Programme no. 221-OP
Public Health
Are patient experiences in general practice affected by independent organizational factors?
Torunn Bjerve Eide*1, Jørund Straand2, Hasse Melbye3, Elin Olaug Rosvold4
1Department of General Practice,Institute for Health and Society, University of Oslo,Oslo,Norway, 2Department of General Practice,Institute for Health and Society, University of Oslo,Oslo,Norway, 3General Practice Research Unit,University of Tromsø,Tromsø,Norway, 4Department of General Practice,Institute for Health and Society, University of Oslo,Oslo,Norway
* = Presenting author
Objectives: The aim of this study is to assess the impact of independent characteristics of GPs and their practices on the patient´s experience of communication with the doctors. Our hypothesis is that the patient`s experience may be influenced by the size of the GP's patient list, the geographical location of the GP`s practice, the duration of the consultation, whether the doctor is self-employed or on regular salaries and the doctor`s sex and age
Background: A consultation between a general practitioner (GP) and a patient is to a certain extent a predetermined situation with a given framework. However, there are considerable differences as to how GPs organize their practices. Scarce literature exists concerning the impact of these external factors on patients´ experience of a visit to the GP.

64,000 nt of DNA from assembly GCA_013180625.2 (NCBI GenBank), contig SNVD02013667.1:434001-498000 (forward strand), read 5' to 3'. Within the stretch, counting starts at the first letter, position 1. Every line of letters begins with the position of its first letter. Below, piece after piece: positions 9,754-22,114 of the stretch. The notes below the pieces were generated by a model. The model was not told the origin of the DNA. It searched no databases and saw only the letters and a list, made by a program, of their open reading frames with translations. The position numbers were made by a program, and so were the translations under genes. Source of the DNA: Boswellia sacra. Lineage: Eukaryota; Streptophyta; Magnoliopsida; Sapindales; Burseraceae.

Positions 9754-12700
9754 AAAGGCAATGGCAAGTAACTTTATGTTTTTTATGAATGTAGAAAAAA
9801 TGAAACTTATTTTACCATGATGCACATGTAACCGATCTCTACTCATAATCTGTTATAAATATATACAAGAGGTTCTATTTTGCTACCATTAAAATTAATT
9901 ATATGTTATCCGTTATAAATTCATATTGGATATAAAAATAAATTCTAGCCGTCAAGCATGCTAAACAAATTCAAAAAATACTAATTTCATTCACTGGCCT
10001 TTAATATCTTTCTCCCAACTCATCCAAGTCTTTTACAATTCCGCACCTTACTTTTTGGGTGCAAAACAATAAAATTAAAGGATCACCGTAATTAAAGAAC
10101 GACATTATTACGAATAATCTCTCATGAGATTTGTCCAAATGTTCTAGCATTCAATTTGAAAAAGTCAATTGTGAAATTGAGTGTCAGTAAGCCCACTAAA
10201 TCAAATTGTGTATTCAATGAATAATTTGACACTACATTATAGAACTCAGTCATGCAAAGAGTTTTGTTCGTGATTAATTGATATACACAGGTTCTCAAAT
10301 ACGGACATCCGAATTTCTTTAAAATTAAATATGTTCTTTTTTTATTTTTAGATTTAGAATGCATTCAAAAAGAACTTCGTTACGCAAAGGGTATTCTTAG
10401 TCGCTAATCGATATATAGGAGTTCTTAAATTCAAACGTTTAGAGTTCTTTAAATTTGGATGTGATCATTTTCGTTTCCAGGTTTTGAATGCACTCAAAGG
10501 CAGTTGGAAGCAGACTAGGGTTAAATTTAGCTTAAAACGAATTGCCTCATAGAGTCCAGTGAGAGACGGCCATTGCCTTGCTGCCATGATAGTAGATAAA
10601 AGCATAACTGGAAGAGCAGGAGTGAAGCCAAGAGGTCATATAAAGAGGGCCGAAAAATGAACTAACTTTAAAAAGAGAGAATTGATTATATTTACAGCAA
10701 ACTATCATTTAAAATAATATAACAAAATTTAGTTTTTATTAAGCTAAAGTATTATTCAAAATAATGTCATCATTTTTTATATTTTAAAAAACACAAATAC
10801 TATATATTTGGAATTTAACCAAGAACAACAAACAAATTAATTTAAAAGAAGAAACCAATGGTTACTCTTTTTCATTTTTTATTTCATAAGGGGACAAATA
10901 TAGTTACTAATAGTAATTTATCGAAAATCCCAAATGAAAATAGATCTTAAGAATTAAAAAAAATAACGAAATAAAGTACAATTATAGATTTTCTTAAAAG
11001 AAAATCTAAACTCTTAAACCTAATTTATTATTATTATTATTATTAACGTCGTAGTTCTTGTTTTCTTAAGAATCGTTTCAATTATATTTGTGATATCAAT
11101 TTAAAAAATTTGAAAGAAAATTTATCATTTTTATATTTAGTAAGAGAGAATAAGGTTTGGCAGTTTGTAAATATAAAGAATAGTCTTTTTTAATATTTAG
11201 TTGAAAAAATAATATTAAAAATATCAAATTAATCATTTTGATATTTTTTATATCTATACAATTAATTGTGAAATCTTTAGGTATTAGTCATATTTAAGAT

In Norway, the coordination reform for the health services was launched in 2012. This also entails a discussion about how general practice should be organized to ensure high quality services to all inhabitants. More knowledge of the consequences of organisational differences is needed to provide a basis for good decisions.

Results: The patients indicated overall positive experiences with their visits. Patients who attended doctors with both short and long patient lists had more negative experiences compared to those who attended doctors with medium sized lists. The experience was affected by the geographical location of the practice, but it was not affected by the duration of the consult, the doctor´s sex or age, whether the GP was the patient´s regular doctor or whether the doctor was self-employed or not.

This study is based on the data from the Norwegian branch of the international multi-center study Quality and Costs of Primary Care in Europe. The Norwegian material includes 198 doctors and 1707 patients, who answered questionnaires concerning practice organization, patient experiences and patient values. We identified seven dependent variables that provide information on how the patients perceived their visit at the doctor´s office and the communication with the doctor. We used multilevel analysis to identify significant associations between independent characteristics of the GPs and the experience of the patients.

Conclusion: The patient experience is to a certain extent affected by external factors characterizing the GP and his or her practice. This will be presented in more detail at the conference.
Points for discussion: Should we aim for a standardized organization of general practice? Could it be a good thing that variation exists?